Thursday, December 14, 2006

Season of Backlash | by Jay

As it turns out, it wasn't even a silver medal; it was a bronze for Brady. Herewith a final word on the Heisman voting, and a couple of notes on the season at large.

Troy Smith won the Heisman, and Darren McFadden came in second, with Brady a distant third. I think it's important to note that anti-ND bias is not necessary to explain those Heisman voting totals. If quarterbacking the top-ranked team was enough to garner Gino Torretta and Jason White the Heisman, it's easy to understand a Smith victory; his excellent passing numbers were just the icing on the cake of an undefeated, #1 season. While McFadden's 3:1 advantage over Quinn in first place votes was initially surprising, it's less so when you factor in SEC provincialism. I don't doubt that many in Dixie honestly believe that the best player in the SEC has to be the best player in college football.

Heisman Trophy voting by region

Player Northeast Mid-Atl. South Southwest Midwest Far West
Smith 431 413 409 447 451 389
McFadden 107 117 227 209 120 98
Quinn 171 112 96 119 151 133

No, where I think the anti-ND bias was really evident was in the media's coverage of the Heisman campaign. Pundits engaged in a lot of purposive data-mining to criticize Quinn, while failing to mention glaring issues with other candidates. For instance, I can recall several talking heads arguing that Quinn played poorly against Southern Cal because he completed less than 50% of his passes. Anyone making this argument is either stupid or disingenuous. First, Quinn was barely under 50%, and had even one of the dropped passes that he laid in a receiver's hands been caught, he would have been over 50%. Second, Quinn put up 348 yards of total offense and three touchdowns without a single turnover. When someone picks out the lone part of Quinn's stat line that isn't impressive and focuses on that exclusively, you can't help but wonder at their motivations. The really stunning thing is that Quinn's numbers against Southern Cal were exceptional in comparison to what others had achieved against the Trojans: Quinn put up more total offense and threw more touchdown passes against the Southern Cal defense than anyone else this year.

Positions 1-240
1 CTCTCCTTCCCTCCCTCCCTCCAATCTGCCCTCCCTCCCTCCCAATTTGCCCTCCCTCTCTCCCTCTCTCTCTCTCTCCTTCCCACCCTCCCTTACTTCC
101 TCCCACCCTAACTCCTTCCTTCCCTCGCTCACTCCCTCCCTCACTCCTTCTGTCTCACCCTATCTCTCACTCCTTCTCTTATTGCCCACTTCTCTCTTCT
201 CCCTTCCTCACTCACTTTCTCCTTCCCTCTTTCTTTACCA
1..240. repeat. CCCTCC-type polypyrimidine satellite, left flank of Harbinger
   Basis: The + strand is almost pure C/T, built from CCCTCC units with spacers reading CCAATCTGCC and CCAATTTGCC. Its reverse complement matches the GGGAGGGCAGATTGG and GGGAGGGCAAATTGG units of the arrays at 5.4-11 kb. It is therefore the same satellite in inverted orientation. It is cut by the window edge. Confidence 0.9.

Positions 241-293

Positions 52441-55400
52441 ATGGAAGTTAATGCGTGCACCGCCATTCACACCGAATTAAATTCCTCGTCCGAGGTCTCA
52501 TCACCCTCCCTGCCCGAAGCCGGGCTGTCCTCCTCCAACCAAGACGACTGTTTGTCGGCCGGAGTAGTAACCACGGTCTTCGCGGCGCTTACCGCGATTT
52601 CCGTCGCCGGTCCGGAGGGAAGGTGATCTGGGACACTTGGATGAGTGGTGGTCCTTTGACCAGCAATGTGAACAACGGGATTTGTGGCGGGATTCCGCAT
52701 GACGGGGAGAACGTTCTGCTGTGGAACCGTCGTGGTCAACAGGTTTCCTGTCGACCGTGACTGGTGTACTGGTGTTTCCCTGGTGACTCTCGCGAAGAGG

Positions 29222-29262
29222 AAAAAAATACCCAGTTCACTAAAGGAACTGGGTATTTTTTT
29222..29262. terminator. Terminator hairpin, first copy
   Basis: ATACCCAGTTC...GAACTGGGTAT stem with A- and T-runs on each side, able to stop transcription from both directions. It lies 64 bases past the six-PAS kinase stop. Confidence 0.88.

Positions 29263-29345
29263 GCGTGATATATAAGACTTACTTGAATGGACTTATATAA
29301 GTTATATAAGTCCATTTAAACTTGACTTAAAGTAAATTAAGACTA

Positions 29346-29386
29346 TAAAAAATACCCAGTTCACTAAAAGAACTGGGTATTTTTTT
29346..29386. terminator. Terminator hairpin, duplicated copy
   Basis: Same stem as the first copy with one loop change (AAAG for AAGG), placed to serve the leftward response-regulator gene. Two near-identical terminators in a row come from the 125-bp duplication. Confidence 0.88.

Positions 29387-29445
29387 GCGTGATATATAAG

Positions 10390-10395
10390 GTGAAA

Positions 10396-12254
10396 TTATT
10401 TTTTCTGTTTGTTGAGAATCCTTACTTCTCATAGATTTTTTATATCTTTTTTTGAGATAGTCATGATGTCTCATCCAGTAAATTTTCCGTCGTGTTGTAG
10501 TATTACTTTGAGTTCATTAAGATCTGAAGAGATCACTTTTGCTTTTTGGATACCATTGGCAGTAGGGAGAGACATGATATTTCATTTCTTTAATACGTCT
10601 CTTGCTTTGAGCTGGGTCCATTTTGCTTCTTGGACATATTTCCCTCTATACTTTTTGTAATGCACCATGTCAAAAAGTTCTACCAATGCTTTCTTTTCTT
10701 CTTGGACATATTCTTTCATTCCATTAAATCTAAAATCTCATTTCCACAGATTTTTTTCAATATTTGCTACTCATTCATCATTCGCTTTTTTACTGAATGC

The same people that searched so hard for Quinn's flaws were just as quick with excuses for his competitors. That Darren McFadden could only manage 36 yards against USC on 11 touches was blamed entirely on his (self-induced) injury, if it was acknowledged at all. You would be hard pressed to find media criticism of Troy Smith's performance against Illinois, though it was statistically worse than the performance against Michigan that hung around Quinn's neck like a millstone.